Friday, May 21, 2010

Does Tim Gill have an agent in the Scott McInnis camp?

Colorado Republican gubernatorial candidate Scott McInnis’ chief communications director is Sean Duffy. A former deputy chief-of-staff for Gov. Bill Owens, Duffy supported the same-sex “domestic partnership” referendum on the 2006 ballot.

A December 2006 article in National Review claimed that Duffy was hired for the referendum effort by Tim Gill, Colorado’s wealthy homosexual activist who with Jared Polis and others has tried to buy up the state.

Regardless of Gill’s exact role in appointing him, there is no question Duffy served as executive director for Coloradans for Fairness and Equality.

Duffy also attacked the 2006 Republican candidate for Lieutenant Governor, Janet Rowland, as “a clearly homophobic choice” when she ridiculed the idea of same-sex “marriage” by asking whether a man should be allowed to marry a sheep.

He appears to have been motivated by loyalty to his homosexual sister, so the issue is personal for him.

A Gill ally, whatever his competence and personal character, really shouldn’t be the media face for a potential GOP governor. After all, Gill told the DNC that the GOP is “full of bigots” who should be driven from power.

What Colorado Republican should overlook a highly placed staffer with the opinions of a CU-Boulder diversity trainer?

Rocky Mountain Right has noted the same problem with Duffy.

As for McInnis himself, he spoke to KHOW’s Caplis & Silverman last year about some of his positions.

Asked about the federal Defense of Marriage Act (DOMA), for which he had voted as a Congressman, McInnis responded with both a commitment and a non-commitment:
“I oppose gay marriage, [I’m] very clear about that. Civil unions, that’s not a big issue. Gay marriage is a big issue.”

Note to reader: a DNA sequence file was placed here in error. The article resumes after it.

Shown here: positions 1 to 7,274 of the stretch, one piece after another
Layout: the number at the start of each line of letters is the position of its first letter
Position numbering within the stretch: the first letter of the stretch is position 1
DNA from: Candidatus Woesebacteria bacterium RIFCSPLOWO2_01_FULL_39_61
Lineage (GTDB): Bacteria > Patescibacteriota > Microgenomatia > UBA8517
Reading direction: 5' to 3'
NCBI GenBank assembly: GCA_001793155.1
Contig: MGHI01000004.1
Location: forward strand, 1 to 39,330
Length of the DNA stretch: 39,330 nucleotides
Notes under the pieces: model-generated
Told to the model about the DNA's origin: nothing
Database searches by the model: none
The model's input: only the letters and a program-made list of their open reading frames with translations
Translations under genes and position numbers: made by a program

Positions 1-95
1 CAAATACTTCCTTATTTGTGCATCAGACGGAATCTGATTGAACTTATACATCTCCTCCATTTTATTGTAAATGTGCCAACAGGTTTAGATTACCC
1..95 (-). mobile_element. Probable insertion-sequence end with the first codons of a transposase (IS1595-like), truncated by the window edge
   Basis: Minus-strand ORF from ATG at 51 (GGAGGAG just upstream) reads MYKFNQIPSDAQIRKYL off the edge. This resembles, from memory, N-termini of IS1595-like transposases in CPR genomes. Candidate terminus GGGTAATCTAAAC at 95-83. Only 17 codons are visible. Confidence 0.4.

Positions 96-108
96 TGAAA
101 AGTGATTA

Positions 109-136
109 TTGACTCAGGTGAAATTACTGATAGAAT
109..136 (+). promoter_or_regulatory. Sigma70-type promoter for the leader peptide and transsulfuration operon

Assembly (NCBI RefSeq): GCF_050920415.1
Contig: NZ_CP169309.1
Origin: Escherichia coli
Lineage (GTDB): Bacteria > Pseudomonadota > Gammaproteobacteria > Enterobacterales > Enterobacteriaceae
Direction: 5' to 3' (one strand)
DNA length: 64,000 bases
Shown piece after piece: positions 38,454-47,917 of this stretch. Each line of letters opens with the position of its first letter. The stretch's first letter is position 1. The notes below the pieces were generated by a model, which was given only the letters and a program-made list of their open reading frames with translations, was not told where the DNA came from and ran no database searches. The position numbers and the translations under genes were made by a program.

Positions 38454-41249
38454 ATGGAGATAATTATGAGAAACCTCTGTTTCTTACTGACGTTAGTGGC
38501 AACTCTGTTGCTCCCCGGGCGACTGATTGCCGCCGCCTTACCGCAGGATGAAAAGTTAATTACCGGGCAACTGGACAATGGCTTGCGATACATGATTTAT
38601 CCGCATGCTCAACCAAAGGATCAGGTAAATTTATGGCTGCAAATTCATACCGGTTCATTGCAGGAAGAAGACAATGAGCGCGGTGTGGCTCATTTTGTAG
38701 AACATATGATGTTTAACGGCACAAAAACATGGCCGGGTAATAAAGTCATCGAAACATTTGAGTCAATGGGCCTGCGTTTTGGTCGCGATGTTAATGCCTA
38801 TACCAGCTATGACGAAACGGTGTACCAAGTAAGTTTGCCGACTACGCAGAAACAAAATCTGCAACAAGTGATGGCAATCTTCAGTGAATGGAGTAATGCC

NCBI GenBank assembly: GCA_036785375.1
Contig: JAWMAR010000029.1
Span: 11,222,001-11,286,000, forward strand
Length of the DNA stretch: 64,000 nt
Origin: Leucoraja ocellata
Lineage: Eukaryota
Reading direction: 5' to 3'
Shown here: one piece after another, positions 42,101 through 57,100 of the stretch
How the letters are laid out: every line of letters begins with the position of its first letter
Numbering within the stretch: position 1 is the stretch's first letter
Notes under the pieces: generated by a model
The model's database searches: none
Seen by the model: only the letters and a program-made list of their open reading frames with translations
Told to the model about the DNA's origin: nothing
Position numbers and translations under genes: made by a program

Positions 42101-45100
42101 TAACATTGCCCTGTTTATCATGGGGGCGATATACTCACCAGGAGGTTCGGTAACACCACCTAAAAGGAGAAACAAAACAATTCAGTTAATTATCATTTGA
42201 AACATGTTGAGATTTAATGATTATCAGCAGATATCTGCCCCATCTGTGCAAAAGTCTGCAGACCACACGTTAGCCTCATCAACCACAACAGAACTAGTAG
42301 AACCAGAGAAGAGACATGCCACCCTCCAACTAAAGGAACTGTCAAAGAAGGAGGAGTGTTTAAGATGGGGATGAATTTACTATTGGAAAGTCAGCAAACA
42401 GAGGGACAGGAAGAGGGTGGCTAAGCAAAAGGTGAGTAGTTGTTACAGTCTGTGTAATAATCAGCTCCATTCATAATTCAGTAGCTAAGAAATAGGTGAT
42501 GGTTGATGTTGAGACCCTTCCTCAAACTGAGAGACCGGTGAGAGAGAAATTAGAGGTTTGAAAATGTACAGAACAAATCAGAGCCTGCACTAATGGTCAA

It’s increasingly apparent that civil unions are intended to shift the debate and depict conservatives, or even 1990s liberals, as extremists for opposing them. Unprincipled but well-meaning moderates think the push will stop there, but the legal unions just create another foothold for the cultural left to suppress opposition to itself.

McInnis isn’t going to prove much of an adversary to Gill and company.

Indeed, Duffy’s placement in the Owens administration and the McInnis campaign suggests that Gill’s cohort already has a significant foothold. Seen in this light, accusations of Republican bigotry look like mere political theater.

Republican activists show little seriousness about moral conservatism in their personal lives and their philosophies. Their public appeals to it are opportunistic and shallow. What better way for Gill to advance his agenda than through the pretense that these are the people standing in the way of his vision?

Depict those who are unlikely to reverse your agenda as your most formidable opponents. Convince your real opposition to rally around compromised and wavering leaders. After a few small skirmishes, for appearance’s sake, take control of the field and accept the phony general’s surrender.

There seem few obvious ways to counter this phenomenon, if it is indeed what is happening. But skepticism towards a compromised leadership should be a start.


These concerns would be made redundant if McInnis doesn't win the GOP nomination. McInnis opponent Dan Maes won the majority of votes at the state assembly, a surprise only to those who have not observed McInnis' cool reception among party regulars.

Wednesday, May 19, 2010

U.S. govt. commits $2 million to back Kenya constitution permitting abortion and Islamic courts

The U.S. government's attempts to promote abortion are well known enough. The Cairo conference, population control efforts, and Mexico City Policy

Less known are the U.S. government's efforts to promote Islam, such as its ensuring that Islam was recognized in the Iraqi constitution.

And now the Obama administration has combined the two efforts, in the president's ancestral homeland no less.

The proposed Kenyan constitution would both broaden the cases in which abortion is permitted and would establish state-funded Islamic Kadhi Courts as part of the judiciary, Catholic News Agency says.

The U.S. government has pledged $2 million to promote the proposed constitution, which will be voted on in an upcoming referendum.

Some U.S. Congressmen have charged that this violates the Siljander Amendment, which prohibits lobbying for or against abortion using the funds made available in the appropirations act for the State Department and Foreign Operations.